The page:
Facebook whistleblower fears the metaverse

The metaverse is sort of the Internet brought to life, or at least rendered in 3D. (File/AFP)
The metaverse is sort of the Internet brought to life, or at least rendered in 3D. (File/AFP)
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Updated 09 November 2021

Facebook whistleblower fears the metaverse

The metaverse is sort of the Internet brought to life, or at least rendered in 3D. (File/AFP)
  • Haugen’s documents have exposed an internal crisis at the social media giant, which provides free services to 3 billion people

BRUSSELS: Facebook whistleblower Frances Haugen warned Tuesday that the “metaverse,” the all-encompassing virtual reality world promised by the social media giant, will be addictive and rob people of yet more personal information while giving the embattled company another monopoly online.
In an interview with The Associated Press, Haugen said her former employer rushed to trumpet the metaverse because of the intense pressure it is facing after she revealed deep-seated problems at the company and energized legislative and regulatory efforts around the world to crack down on big tech companies.
“If you don’t like the conversation, you try to change the conversation,” the former product-manager-turned whistleblower said. The documents she has turned over to authorities and her testimony to lawmakers have drawn global attention for providing insight into what Facebook may have known about the damage its social media platforms can cause. She is in the midst of a series of appearances before European lawmakers and experts drawing up rules for social media companies.
Meta, the new name for the parent company of Facebook, denied it was trying to divert from the troubles it faces by pushing the metaverse. “This is not true. We have been working on this for a long time internally,” the company said in a statement.
It stressed that it’s working to responsibly build the metaverse — sort of the Internet brought to life, or at least rendered in 3D. CEO Mark Zuckerberg has described it as a “virtual environment” you can go inside of — instead of just looking at on a screen — and refocused Facebook’s business model on it, including renaming the company Meta.
Launching that new brand, in fact, draws attention to the company, it said in a statement, adding that if it didn’t want the scrutiny it would have delayed or scrapped the launch altogether.
But the new focus on metaverse creates a whole new set of dangers, Haugen said. In “Snow Crash,” the 1992 the sci-fi novel that coined the phrase, “it was a thing that people used to numb themselves when their lives were horrible,” she said.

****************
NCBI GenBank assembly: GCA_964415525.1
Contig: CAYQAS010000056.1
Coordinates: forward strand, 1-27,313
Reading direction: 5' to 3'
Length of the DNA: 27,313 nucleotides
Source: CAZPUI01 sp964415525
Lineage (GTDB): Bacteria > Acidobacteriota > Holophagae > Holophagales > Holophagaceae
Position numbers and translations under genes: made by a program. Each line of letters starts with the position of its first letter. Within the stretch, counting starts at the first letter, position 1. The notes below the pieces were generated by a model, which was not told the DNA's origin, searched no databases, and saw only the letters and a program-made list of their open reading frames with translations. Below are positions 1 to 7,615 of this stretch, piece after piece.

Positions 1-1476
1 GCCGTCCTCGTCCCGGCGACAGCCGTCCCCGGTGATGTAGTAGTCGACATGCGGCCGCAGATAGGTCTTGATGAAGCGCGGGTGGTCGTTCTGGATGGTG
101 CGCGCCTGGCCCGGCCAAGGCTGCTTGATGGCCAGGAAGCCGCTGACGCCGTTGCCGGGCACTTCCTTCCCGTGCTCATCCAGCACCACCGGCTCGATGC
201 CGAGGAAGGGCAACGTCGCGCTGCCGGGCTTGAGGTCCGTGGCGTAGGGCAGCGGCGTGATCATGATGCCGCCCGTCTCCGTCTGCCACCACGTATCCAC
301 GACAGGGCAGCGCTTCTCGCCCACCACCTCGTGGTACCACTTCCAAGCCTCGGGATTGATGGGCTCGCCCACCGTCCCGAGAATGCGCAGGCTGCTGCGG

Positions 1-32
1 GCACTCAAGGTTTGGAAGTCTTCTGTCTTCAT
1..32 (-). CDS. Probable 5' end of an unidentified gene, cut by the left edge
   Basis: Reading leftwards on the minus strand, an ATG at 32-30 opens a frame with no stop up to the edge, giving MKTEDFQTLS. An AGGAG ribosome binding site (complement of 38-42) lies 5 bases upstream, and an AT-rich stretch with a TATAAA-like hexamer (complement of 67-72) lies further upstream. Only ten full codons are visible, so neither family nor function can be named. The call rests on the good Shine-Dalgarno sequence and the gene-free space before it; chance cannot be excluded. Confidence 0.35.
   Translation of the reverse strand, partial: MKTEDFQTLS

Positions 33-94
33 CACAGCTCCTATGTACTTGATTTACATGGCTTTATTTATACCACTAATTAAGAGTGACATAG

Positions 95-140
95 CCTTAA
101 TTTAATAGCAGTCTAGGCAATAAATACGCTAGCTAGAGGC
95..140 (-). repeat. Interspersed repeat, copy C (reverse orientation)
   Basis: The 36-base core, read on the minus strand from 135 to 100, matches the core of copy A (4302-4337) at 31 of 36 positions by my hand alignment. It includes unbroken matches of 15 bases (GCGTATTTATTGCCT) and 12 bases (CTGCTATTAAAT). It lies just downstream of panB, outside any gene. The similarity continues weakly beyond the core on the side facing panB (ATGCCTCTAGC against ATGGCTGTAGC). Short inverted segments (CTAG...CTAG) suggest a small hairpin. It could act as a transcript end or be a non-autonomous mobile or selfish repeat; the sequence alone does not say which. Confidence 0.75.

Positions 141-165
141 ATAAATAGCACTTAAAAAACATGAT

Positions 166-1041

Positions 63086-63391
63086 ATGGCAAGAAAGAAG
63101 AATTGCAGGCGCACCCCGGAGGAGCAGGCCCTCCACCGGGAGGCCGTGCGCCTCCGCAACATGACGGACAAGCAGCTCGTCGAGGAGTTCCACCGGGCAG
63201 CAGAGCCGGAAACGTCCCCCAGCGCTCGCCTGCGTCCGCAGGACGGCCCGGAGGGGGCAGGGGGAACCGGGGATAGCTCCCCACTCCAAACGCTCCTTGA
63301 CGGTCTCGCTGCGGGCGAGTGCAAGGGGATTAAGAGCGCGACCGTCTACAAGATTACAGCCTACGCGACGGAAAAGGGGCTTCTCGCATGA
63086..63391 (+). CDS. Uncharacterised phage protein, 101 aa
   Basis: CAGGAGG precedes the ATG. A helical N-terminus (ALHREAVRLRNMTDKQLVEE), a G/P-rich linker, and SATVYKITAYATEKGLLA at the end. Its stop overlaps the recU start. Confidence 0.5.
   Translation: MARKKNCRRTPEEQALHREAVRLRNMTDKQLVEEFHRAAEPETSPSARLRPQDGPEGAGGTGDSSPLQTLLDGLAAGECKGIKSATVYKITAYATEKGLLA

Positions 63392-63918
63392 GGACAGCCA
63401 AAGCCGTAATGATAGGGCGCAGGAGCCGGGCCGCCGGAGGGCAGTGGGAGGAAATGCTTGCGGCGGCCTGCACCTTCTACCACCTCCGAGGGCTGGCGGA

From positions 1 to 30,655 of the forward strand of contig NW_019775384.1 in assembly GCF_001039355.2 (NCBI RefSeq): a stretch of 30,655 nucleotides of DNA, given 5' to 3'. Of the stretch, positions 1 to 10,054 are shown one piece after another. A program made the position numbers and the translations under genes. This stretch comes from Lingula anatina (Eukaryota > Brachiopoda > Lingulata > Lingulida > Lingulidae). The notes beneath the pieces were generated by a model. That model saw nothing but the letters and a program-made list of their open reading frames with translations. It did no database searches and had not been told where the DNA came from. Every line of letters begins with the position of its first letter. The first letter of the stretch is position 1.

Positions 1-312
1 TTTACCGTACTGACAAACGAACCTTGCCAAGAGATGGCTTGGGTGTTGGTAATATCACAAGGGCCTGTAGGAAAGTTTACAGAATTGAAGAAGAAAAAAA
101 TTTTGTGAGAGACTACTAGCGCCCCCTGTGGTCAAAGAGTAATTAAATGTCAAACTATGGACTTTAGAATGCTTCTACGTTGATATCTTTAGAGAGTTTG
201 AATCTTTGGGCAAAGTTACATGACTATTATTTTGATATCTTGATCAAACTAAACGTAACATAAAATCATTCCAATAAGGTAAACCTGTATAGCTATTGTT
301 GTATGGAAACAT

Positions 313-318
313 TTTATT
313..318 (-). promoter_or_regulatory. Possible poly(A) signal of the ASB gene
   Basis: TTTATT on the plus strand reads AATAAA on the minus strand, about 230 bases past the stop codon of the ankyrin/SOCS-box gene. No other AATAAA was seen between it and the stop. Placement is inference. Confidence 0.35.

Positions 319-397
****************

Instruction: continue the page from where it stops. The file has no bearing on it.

“So beyond the fact that these immersive environments are extremely addictive and they encourage people to unplug from the reality we actually live,” she said, “I’m also worried about it on the level of — the metaverse will require us to put many, many more sensors in our homes and our workplaces,” forcing users to relinquish more of their data and their privacy.
She said employees of companies that use the metaverse would have little option but to participate in the system or leave their jobs.
“If your employer decides they’re now a metaverse company, you have to give out way more personal data to a company that’s demonstrated that it lies whenever it is in its best interests,” she said.
And she cautioned the public not to expect more transparency.
“They’ve demonstrated with regard to Facebook that they can hide behind a wall. They keep making unforced errors, they keep making things that prioritize their own profits over our safety,” she said.
Haugen has said Facebook’s systems amplify online hate and extremism, fail to protect young people from harmful content and that the company lacks any incentive to fix the problems, in revelations that shed light on an internal crisis at the company that provides free services to 3 billion people.
To back up her allegations, she made a series of disclosures to the Securities and Exchange Commission that were also provided to Congress in redacted form by her legal team. The redacted versions received by Congress were obtained by a consortium of news organizations, including the AP.
In Tuesday’s interview, she expressed astonishment that the company would shift focus to a whole new realm while it is under such intense criticism about the areas where it is already working.
“They’re going to hire 10,000 engineers to work on video games when they haven’t actually gotten safety right on their main product,” Haugen said.
For that, she faulted Zuckerberg personally.
“So given that I see this pattern of choices where he prioritizes growth and expansion over making sure what he has is good, I think that is a failure of leadership,” she said.
The company denied that it’s putting profits over safety. “Yes, we’re a business and we make profit, but the idea that we do so at the expense of people’s safety or wellbeing misunderstands where our own commercial interests lie,” it said, adding that it plans to spend more than $5 billion in 2021 on safety and security and employs more than 40,000 people work on keeping users safe.
Zuckerberg has previously dismissed Haugen’s claims as a “coordinated effort” to paint a false picture of the company.
But officials in Washington and European capitals are taking her claims seriously. European Union lawmakers questioned her intensely Monday, before applauding her at the end of the 2 1/2 hour hearing.
The EU is drafting new digital rules for the 27-nation bloc that call for reining in big “digital gatekeepers,” requiring them to be more transparent about algorithms that determine what people see on their feeds and making them more accountable for the content on their platforms.
Facebook has said it largely supports regulations, with legislative efforts in the EU and United Kingdom much further along than those in the US
Haugen has made stops in London and Berlin to speak to officials and lawmakers and spoke at a tech conference in Lisbon. She also will address French lawmakers in Paris on Wednesday.